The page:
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Mountain West Strategies Launches New Website

Mountain West Strategies has launched a new website that will help keep partners, clients, and local communities informed on projects, activities, and news of interest.  The new site, which is hosted by Earthbound of Hotchkiss, Colorado is part of an overall expansion of the company’s online presence.

 

“Mountain West Strategies is a nuts and bolts, soup to nuts operation,” said Pete Kolbenschlag, company founder.  “Our mission is to get the job done–and we engage standard community organizing techniques along with new tools and technologies.

 

“From strategic research that looks at trends, patterns, and opportunities; to the detail work of implementing community-based on-the-ground action and response, Mountain West Strategies understands and knows how to connect with area communities and constituencies to  win on issues and campaigns in our region.”

 

The website will include fresh and updated content–in a ‘News and Features’ section, as well as with RSS and social media feeds.  A password protected section of the site will provide improved content sharing with clients and partners, and additional public content will be added over time, as well, as a resource for local citizens to better engage in local decisions and local politics.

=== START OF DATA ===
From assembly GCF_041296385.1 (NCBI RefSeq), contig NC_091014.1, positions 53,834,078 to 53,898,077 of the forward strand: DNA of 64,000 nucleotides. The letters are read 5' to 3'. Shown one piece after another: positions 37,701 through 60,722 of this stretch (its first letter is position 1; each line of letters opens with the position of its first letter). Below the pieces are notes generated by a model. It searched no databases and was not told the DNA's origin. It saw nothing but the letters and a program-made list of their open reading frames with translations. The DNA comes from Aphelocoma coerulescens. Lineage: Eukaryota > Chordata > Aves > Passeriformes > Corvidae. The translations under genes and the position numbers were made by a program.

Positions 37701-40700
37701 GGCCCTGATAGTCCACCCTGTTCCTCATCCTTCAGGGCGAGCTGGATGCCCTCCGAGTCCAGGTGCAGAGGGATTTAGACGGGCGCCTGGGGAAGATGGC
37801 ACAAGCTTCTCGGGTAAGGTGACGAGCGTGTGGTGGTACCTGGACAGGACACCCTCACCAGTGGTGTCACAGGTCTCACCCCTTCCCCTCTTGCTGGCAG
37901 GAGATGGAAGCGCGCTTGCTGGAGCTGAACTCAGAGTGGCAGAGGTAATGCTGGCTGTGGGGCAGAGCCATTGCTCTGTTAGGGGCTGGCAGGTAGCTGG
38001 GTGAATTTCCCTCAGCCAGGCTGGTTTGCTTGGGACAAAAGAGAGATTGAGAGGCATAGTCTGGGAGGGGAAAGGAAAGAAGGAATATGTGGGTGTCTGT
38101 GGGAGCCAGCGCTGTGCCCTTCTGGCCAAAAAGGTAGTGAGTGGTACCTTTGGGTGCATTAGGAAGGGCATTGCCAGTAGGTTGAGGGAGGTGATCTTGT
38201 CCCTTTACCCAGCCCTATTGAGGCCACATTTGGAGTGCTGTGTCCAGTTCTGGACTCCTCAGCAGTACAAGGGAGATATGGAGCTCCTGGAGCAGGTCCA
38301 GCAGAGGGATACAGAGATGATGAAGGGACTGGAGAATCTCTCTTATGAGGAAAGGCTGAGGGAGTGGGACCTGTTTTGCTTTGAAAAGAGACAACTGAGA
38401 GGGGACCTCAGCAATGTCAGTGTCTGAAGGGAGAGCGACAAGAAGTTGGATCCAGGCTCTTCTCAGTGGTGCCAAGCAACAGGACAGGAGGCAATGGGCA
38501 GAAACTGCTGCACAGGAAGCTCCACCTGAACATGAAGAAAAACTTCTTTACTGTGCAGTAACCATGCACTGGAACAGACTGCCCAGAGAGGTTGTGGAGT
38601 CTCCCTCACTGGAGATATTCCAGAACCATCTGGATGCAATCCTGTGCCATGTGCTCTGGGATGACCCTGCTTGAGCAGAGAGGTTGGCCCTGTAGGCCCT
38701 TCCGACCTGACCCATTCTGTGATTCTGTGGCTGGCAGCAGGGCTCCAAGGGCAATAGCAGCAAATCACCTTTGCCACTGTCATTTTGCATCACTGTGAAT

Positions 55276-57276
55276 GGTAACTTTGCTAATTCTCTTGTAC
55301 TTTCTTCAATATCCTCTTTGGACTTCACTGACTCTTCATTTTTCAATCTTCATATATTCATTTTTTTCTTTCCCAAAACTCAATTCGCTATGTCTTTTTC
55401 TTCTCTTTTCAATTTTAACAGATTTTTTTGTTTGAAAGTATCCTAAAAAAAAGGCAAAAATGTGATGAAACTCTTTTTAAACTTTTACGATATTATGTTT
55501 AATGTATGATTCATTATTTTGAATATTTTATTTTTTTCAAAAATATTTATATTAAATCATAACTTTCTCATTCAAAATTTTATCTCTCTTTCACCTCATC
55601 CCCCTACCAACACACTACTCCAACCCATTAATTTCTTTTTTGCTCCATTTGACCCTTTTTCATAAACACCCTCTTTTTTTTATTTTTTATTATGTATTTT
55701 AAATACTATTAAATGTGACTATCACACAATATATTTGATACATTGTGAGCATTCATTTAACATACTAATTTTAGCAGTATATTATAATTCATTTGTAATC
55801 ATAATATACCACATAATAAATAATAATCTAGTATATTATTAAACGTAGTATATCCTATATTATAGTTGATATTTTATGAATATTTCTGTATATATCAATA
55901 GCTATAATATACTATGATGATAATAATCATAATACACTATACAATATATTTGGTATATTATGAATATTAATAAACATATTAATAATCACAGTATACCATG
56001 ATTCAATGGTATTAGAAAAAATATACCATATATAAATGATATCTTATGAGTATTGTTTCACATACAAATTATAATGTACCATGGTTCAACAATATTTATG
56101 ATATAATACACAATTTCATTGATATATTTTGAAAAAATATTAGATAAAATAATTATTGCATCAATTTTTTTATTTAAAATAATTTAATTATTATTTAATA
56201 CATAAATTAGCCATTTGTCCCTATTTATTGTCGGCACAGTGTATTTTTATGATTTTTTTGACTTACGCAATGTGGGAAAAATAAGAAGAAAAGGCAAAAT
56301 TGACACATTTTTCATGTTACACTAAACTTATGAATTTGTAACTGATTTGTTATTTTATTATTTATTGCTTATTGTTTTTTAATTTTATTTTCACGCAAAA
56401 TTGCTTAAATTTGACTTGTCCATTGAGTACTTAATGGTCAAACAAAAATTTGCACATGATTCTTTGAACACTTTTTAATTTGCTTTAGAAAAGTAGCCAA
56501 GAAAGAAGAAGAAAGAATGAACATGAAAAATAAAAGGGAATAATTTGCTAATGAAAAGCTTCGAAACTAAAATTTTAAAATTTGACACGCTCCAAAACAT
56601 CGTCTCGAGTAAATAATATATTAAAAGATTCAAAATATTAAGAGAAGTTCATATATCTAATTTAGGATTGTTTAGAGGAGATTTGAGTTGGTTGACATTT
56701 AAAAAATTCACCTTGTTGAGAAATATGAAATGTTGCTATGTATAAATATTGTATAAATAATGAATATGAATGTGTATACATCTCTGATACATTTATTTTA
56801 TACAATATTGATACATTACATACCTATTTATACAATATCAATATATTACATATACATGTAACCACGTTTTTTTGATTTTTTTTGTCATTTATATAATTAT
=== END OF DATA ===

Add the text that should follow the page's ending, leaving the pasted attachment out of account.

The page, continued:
“We’re excited to finally get our new website launched,” Kolbenschlag said.  “And we are glad to have it hosted locally.  Like the company itself, we want the site to be a resource for and supportive of our community, and of the communities and constituencies in the Mountain West that want to be more effective advocates.”

 

Mountain West Strategies helps stakeholders and local communities effectively exercise their civic rights and responsibilities–working with regional conservation and advocacy organizations and local communities to connect people to decision-makers as well as to the lands, resources and communities they seek to protect.

 

With a deep connection to the region, Mountain West Strategies combines local and state-level knowledge of the lands and resources, politics, and stakeholders with a strong understanding of regional, national and global conservation issues.